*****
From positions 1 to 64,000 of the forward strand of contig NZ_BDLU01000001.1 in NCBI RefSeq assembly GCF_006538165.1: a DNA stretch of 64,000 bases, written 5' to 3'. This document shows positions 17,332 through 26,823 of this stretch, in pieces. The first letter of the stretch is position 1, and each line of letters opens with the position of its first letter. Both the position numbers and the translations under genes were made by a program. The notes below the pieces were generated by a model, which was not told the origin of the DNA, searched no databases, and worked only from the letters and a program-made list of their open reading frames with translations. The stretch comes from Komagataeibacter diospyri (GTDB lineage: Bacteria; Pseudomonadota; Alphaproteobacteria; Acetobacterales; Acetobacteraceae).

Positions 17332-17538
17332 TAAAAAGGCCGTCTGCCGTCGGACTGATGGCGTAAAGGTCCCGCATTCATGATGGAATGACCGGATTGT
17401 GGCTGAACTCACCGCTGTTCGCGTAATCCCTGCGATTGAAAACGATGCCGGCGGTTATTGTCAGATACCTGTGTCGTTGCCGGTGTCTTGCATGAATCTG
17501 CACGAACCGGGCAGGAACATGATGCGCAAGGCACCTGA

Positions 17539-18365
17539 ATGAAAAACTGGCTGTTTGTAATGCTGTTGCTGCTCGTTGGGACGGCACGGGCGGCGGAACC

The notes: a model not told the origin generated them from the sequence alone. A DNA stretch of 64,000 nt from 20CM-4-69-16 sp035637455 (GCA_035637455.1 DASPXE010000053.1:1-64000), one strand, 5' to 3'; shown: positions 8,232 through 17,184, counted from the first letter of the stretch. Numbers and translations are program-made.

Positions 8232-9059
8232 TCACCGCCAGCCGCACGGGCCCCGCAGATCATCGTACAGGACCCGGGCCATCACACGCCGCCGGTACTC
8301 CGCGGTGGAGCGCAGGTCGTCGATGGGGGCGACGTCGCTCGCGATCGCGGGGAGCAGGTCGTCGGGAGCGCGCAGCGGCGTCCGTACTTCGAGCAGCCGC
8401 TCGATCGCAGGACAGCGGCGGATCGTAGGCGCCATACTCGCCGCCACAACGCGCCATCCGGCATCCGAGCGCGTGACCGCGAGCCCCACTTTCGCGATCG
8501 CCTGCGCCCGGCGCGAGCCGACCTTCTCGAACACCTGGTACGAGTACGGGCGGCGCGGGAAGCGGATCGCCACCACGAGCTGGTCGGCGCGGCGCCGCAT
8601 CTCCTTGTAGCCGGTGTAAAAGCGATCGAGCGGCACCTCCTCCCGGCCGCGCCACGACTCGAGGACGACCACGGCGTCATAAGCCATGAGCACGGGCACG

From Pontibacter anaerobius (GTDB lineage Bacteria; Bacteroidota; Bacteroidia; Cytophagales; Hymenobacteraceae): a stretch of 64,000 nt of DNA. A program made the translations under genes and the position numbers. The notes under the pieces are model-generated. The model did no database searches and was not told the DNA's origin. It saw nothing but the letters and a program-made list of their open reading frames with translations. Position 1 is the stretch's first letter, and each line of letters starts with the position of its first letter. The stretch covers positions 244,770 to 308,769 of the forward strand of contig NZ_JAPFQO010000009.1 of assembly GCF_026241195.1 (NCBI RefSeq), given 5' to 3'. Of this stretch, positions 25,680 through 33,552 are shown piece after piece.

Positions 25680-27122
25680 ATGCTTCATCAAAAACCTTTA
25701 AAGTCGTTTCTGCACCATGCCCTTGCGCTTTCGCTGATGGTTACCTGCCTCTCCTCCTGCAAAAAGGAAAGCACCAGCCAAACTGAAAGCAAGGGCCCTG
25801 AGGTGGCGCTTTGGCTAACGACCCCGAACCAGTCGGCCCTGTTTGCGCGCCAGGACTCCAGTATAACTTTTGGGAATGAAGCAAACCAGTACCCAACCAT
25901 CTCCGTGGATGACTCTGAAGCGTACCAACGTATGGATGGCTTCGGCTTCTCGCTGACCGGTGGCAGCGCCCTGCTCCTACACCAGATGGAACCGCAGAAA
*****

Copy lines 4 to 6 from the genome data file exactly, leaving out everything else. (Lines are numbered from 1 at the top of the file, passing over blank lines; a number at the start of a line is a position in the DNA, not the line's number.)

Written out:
17401 GGCTGAACTCACCGCTGTTCGCGTAATCCCTGCGATTGAAAACGATGCCGGCGGTTATTGTCAGATACCTGTGTCGTTGCCGGTGTCTTGCATGAATCTG
17501 CACGAACCGGGCAGGAACATGATGCGCAAGGCACCTGA

Positions 17539-18365